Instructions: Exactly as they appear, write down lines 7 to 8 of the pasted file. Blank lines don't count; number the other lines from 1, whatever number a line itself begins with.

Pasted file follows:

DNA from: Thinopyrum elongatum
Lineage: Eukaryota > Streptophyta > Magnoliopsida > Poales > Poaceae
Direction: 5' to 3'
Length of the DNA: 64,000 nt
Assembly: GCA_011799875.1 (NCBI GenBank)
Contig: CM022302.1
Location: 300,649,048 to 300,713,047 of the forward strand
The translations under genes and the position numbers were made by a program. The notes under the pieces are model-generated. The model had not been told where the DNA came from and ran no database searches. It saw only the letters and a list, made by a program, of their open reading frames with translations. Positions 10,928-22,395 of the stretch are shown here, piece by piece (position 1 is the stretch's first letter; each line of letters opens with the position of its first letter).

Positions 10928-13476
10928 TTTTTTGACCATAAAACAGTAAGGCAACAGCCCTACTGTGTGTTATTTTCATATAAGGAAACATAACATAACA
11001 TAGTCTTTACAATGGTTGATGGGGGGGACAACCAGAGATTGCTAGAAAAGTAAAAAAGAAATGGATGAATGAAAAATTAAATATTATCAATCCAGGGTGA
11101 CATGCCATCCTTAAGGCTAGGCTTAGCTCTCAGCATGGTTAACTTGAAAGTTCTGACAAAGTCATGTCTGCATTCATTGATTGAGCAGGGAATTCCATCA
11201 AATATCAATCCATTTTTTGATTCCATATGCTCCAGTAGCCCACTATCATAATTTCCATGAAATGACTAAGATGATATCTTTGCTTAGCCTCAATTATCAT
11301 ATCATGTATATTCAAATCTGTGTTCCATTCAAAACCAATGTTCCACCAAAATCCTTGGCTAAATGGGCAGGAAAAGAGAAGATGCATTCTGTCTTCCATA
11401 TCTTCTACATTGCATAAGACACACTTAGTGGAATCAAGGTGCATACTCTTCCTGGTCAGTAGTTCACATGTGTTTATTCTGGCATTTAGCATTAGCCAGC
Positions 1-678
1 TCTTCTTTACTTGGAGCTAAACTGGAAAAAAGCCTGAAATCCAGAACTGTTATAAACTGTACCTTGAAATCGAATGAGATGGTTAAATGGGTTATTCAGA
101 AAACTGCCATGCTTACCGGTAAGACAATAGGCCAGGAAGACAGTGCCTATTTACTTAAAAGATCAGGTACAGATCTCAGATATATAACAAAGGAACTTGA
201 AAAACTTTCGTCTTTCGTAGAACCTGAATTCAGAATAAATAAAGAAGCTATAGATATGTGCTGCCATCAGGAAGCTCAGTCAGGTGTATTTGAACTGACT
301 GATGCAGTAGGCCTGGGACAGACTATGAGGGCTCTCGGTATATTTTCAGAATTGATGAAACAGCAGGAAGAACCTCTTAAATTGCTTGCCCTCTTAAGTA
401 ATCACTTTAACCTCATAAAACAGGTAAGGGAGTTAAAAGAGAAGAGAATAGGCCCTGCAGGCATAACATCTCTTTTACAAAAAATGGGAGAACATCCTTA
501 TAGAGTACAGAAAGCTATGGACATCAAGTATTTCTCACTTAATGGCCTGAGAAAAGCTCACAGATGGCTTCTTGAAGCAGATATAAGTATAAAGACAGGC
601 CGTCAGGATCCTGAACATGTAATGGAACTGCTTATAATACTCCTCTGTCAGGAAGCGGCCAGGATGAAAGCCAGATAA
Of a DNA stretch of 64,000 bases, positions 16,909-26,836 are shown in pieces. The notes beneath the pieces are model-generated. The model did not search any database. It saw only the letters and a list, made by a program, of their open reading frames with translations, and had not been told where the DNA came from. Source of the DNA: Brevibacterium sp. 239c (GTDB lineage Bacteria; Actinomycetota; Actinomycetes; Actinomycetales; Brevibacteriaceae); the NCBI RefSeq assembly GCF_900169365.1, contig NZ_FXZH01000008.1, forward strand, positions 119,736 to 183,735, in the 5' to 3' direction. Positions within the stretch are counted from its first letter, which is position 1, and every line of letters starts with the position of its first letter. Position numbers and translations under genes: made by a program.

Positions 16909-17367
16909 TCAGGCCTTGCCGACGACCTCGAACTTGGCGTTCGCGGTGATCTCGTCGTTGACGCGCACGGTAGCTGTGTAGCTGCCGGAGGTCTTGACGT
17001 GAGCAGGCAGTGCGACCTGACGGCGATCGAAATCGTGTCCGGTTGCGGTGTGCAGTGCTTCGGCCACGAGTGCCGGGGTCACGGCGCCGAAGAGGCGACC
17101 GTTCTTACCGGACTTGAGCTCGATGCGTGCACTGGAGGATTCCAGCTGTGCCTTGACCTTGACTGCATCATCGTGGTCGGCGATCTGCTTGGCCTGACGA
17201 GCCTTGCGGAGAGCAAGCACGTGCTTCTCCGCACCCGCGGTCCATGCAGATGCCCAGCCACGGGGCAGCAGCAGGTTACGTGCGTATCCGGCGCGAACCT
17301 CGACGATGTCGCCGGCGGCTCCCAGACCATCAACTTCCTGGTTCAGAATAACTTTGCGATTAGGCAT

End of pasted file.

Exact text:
Location: 300,649,048 to 300,713,047 of the forward strand
The translations under genes and the position numbers were made by a program. The notes under the pieces are model-generated. The model had not been told where the DNA came from and ran no database searches. It saw only the letters and a list, made by a program, of their open reading frames with translations. Positions 10,928-22,395 of the stretch are shown here, piece by piece (position 1 is the stretch's first letter; each line of letters opens with the position of its first letter).